The script Soderbergh developed with Scott Z. Burns (who penned his Contagion, Side Effects, and The Informant!) was apparently jettisoned — Ritchie and producer Lionel Wigram share credit — but the resulting movie feels even more indebted to Soderbergh’s style than Magic Mike XXL . From the throwback Warner Brothers logo that opens it to the idiosyncratic sound design to the unorthodox action sequences to a jaunty score filled with echoes of David Holmes, U.N.C.L.E. doesn’t just feel like a movie Soderbergh was briefly attached to; it feels like a movie whose key pre-production element was two weeks locked in a room with the Ocean’s movies on a loop.
Not that this a bad thing! (Hell, if Soderbergh’s not gonna make Soderbergh movies anymore, somebody should.) But the clear stylistic debt also keeps one facet of that film-that-never-was clanging in the memory of anyone who was paying attention to it: the Soderbergh version had (unsurprisingly) George Clooney slotted into the role of Napoleon Solo. And Henry Cavill is a decent enough charming rogue spy, until you go comparing him to George Clooney — because George Clooney has that thing, that indescribable, intangible, undeniable movie star thing, and Cavill (for all of his good looks and likability) doesn’t. Nor does Hammer, or Kitsch, or any of the rest of them.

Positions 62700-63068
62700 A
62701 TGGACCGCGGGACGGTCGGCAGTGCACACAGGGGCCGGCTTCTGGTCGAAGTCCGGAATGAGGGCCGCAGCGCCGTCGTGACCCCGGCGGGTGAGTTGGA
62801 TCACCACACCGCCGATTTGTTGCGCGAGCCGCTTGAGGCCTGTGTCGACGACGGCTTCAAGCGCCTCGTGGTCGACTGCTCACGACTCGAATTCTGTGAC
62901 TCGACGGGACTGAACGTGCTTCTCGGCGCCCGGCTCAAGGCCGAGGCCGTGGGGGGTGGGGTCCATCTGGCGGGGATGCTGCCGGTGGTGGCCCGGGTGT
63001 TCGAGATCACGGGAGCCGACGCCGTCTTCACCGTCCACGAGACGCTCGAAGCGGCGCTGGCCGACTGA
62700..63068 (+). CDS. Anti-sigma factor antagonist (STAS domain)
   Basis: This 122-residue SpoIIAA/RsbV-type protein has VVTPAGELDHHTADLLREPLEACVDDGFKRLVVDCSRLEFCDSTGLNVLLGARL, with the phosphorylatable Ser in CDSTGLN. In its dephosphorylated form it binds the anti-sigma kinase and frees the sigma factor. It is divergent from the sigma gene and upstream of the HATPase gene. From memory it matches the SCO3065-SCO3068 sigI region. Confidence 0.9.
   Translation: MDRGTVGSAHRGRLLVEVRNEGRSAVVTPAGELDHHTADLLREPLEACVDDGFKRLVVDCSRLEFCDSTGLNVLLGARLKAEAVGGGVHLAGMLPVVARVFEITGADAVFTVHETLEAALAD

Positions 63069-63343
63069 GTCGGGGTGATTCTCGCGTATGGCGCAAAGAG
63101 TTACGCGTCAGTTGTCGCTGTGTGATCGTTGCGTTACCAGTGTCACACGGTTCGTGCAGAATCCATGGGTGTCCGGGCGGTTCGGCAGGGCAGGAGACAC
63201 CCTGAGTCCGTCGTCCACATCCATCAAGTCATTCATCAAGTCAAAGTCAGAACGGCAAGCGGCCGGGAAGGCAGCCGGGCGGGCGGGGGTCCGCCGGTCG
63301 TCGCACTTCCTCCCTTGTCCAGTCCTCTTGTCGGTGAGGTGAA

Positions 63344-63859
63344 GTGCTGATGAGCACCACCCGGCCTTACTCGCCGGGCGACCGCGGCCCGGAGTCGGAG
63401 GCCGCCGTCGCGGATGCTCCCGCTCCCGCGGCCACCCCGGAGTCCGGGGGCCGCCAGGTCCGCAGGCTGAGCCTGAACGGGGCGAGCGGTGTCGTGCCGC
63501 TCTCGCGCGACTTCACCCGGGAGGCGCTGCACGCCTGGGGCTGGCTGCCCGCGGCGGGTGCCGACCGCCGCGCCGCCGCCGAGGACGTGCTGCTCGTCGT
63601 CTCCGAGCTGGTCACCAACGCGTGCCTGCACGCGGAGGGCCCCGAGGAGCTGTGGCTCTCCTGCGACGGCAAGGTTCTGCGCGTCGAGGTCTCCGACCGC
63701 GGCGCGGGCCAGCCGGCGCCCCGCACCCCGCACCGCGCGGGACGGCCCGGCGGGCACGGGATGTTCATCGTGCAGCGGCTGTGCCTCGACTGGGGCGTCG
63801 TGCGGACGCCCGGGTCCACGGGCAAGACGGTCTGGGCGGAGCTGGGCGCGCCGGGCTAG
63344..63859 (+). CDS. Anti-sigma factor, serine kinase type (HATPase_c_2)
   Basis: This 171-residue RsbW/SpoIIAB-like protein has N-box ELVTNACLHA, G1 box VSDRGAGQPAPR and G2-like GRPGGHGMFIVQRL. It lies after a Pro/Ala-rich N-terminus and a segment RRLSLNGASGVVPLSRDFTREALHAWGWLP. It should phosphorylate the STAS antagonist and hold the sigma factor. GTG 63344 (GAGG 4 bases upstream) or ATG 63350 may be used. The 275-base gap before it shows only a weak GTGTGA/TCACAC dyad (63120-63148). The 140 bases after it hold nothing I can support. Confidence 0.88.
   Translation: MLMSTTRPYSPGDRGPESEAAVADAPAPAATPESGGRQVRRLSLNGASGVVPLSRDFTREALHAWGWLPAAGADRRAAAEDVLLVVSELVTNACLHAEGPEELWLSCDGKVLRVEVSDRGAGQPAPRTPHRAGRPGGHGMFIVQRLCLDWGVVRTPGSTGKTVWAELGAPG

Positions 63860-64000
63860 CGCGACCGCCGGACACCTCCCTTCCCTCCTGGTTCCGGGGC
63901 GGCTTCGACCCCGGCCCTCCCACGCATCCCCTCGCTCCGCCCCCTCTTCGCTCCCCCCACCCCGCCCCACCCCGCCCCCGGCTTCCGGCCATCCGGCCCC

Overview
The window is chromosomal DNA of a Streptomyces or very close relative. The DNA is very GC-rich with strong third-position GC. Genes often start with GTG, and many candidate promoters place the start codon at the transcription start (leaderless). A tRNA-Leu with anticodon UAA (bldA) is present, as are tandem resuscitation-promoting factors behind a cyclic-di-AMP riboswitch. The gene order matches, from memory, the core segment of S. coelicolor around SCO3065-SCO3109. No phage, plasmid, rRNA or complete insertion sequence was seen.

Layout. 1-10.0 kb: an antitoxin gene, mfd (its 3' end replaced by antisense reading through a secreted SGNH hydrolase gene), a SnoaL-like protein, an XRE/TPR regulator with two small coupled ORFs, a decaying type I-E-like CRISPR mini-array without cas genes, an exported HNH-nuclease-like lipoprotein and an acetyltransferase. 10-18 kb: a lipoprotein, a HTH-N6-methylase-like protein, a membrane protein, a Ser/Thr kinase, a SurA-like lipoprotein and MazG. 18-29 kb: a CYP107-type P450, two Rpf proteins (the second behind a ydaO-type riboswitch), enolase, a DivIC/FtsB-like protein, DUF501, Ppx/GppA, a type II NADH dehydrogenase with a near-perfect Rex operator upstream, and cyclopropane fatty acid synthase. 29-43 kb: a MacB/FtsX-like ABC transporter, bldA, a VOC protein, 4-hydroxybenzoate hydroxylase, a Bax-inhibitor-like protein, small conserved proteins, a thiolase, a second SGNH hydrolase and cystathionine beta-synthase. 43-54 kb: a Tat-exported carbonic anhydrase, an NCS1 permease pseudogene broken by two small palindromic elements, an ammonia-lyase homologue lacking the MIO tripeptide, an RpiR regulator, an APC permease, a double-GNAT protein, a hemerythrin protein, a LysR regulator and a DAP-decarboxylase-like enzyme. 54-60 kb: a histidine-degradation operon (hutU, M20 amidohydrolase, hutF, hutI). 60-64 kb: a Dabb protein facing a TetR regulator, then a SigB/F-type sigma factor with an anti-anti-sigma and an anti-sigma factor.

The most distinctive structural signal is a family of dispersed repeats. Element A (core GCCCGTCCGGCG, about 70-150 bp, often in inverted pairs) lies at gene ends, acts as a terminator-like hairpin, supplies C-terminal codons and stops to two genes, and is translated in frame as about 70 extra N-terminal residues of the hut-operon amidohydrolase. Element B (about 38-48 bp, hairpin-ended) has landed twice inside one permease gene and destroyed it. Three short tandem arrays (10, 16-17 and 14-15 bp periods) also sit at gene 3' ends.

Of course, you can argue that Clooney’s had 22 more years of living and acting to accumulate that movie star thing, and you’d be right, and that’s part of the problem too. There are plenty of flaws in the arguments posited by Terrence Rafferty in the much-discussed recent Atlantic article on “the decline of the American actor” (Cavill’s British, to begin with, and he has plenty of fellow countrymen equally short on star quality), but he’s right in pinpointing a lack of training and stage experience as a culprit in the oddly lightweight quality of so many modern thespians. The fact of the matter is, when Ritchie runs down the life of crime and thievery and spying that Napoleon Solo has led, you simply don’t buy it as a backstory for Cavill the way you would with Clooney, or someone of commensurate age and experience; Cavill seems like a kid play-acting, a really promising college actor doing a pretty good Willy Loman, but still not quite selling it.
But this is the trouble with trying to court the lucrative under-30 demo with a film adaptation of a TV show their grandparents watched: you apparently have to attach hot young actors to lure young audiences, since the brand that got the movie made is meaningless to that most desirable of moviegoer. (This is, oddly, the second time in recent memory Hammer’s been in this spot.) So the multiplexes are being handed over to leading men who aren’t ready for prime time, yet are asked to carry major motion pictures. It doesn’t really matter with a lightweight, actor-proof contraption like The Man from U.N.C.L.E. But when these guys have to shoulder something heavy, they may not prove up to the task.
The Man from U.N.C.L.E. is out Friday.